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The Creative Suffering of God$
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Paul S. Fiddes

Print publication date: 1992

Print ISBN-13: 9780198263470

Published to Oxford Scholarship Online: October 2011

DOI: 10.1093/acprof:oso/9780198263470.001.0001

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Introduction: Questioning a Familiar Theme

Introduction: Questioning a Familiar Theme

Chapter:
(p.1) 1 Introduction: Questioning a Familiar Theme
Source:
The Creative Suffering of God
Author(s):

Paul S. Fiddes

Publisher:
Oxford University Press
DOI:10.1093/acprof:oso/9780198263470.003.0001

This chapter briefly deals with the weakness of God and the universal scope of God's suffering. The first section examines the basic issues of the supreme and universal suffering of God. One conclusion that may be drawn too quickly from the idea of a suffering God is that this results in a God who is helpless and inactive in the world. The second conclusion often drawn is that if God suffers supremely and universally, he cannot also suffer uniquely in the cross of Jesus. The second section looks into this problem of uniqueness looking at Jürgen Moltmann and his works. The third section presents four major contributions to the present debate: the Kreuzestheologie in Germany, American ‘process philosophy’, ‘death of God’ theology, and the heirs of the so-called classical theism.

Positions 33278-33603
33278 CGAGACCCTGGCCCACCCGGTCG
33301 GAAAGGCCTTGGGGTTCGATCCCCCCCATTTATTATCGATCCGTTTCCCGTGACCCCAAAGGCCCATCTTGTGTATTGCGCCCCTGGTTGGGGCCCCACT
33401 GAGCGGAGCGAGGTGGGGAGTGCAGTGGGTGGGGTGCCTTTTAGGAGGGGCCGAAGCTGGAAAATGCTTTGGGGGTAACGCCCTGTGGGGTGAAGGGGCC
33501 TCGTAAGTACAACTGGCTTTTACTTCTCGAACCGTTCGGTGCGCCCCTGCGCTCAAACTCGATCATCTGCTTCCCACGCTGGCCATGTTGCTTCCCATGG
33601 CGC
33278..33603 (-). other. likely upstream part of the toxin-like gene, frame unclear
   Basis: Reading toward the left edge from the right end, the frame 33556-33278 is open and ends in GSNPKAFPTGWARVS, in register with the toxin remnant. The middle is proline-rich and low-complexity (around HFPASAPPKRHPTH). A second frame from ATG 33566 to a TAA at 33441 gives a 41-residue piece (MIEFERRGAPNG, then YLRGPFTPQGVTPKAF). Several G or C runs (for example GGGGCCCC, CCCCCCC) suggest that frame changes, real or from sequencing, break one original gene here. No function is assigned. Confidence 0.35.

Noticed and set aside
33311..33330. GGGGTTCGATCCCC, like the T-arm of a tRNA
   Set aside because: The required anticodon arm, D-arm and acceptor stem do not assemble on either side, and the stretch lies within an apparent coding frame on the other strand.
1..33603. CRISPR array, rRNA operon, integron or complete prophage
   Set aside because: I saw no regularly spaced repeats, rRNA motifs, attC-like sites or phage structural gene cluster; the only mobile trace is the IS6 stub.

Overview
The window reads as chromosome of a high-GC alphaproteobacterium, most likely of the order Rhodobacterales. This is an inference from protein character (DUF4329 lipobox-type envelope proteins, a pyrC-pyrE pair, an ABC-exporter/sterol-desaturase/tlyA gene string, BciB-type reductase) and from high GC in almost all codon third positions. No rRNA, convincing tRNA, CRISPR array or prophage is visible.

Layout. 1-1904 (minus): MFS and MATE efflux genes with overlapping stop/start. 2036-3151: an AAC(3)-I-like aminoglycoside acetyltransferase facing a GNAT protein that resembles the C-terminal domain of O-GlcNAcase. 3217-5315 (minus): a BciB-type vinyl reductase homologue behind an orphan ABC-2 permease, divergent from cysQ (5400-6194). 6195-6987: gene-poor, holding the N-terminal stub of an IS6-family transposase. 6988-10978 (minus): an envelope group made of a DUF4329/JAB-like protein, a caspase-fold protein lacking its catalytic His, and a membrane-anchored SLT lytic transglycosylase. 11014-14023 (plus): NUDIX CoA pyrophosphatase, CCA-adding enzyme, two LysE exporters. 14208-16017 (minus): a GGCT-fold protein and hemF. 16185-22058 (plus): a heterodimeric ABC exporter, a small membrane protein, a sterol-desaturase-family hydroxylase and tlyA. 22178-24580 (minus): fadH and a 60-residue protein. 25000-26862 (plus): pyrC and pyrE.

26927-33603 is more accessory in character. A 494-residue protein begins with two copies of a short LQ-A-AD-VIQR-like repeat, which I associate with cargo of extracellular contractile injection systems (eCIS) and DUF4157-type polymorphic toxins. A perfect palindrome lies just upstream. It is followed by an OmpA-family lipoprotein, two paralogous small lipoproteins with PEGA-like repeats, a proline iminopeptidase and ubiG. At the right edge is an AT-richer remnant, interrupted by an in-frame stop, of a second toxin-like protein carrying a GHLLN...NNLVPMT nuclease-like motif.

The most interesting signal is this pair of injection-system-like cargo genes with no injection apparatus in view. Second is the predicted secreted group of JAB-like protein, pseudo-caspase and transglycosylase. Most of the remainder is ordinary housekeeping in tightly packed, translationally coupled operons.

Keywords:   uniqueness, supreme suffering, Jürgen Moltmann, death of God, Kreuzestheologie, process philosophy, classical theism

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